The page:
The Pain Eater by Beth Goobie (122)

Wow, I was sick with the flu last week. For the first 3 days I did nothing but slept. But then I started reading. Although I didn’t feel like doing anything else out of bed, reading became somewhat of a godsend.

So, I picked up a few young adult books on a shelf that I never saw before at my local library. The stories were great.  So, I will be reviewing a few of these titles today.

Teens struggle with a lot of pain. Given the rise of teen suicide, I think we can certainly wonder what is happening to our youth. This story shows first hand some of the angst that teens experience.

The girl in this story experiences a lot of pain. She doesn’t tell a soul. Not one word about that one night that changed her life forever, and what was done to her has never passed Maddy’s lips. She was desperate to tell someone at first. But then came the shame, and the intimidation from one of the boys who attacked her.

Now its the beginning of a new school year, and Maddy is hoping that she can continue to hide, making herself as quiet and small as possible.

She tries to keep the memories at bay by burning herself with cigarettes. But when one of her attackers shows up in her English class, even that stops working.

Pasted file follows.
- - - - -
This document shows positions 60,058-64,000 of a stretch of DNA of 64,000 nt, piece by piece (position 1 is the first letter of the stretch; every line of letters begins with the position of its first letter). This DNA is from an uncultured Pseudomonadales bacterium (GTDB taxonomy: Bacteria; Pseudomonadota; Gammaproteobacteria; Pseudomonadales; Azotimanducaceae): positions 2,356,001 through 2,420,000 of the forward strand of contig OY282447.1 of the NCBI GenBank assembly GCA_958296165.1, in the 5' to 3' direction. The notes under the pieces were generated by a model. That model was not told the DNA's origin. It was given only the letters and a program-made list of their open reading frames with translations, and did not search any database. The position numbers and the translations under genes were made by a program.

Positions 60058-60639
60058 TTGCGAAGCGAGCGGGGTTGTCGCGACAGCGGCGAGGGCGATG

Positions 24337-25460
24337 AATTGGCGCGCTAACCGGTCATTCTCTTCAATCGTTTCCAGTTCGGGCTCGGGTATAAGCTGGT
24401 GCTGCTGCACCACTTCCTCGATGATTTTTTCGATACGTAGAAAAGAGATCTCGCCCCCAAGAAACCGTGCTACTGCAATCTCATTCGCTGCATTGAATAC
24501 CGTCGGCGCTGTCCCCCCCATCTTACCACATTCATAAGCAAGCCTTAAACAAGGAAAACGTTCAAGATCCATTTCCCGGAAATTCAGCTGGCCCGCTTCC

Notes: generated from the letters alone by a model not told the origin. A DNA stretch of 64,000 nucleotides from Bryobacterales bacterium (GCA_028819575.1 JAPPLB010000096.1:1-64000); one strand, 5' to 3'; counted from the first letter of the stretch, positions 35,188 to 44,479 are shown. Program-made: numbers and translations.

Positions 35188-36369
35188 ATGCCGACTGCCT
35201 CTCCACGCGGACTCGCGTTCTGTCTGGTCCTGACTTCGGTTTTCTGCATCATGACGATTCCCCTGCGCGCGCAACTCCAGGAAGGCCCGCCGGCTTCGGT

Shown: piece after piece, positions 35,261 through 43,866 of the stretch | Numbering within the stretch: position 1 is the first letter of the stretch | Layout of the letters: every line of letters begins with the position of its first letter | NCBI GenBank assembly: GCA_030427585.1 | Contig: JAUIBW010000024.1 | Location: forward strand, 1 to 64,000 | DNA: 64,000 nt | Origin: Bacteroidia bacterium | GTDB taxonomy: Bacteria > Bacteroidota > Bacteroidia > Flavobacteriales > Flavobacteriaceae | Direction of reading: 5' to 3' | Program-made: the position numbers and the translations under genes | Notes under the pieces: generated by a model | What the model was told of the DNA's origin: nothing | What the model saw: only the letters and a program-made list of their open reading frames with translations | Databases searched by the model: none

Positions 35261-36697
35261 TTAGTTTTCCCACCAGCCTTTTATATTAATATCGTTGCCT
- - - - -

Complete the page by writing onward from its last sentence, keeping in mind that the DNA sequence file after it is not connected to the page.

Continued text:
Then her class is given a group novel-writing assignment, and fact and fiction begin to blur. Can Maddy take control of the story and reveal the truth? And will she be able to find the part of herself she feels she has lost?

This is a sad book in many ways. It shows how angst-ridden teens are. But it also shows how writing can help in self-expression.

This story is for all teens and young adults as well as the older reader who is trying desperately to understand the teen mindset.

Rating: 5 stars

Reviewed by: Irene S. Roth

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About irenesroth

I am a freelance and academic writer. I am currently writing a book called `Fearless Freelance Writers`. Please look out for it soon on this blog.
This entry was posted in Author from Ontario, Fiction, Lives of girls, Mental Health, Teen Book. Bookmark the permalink.

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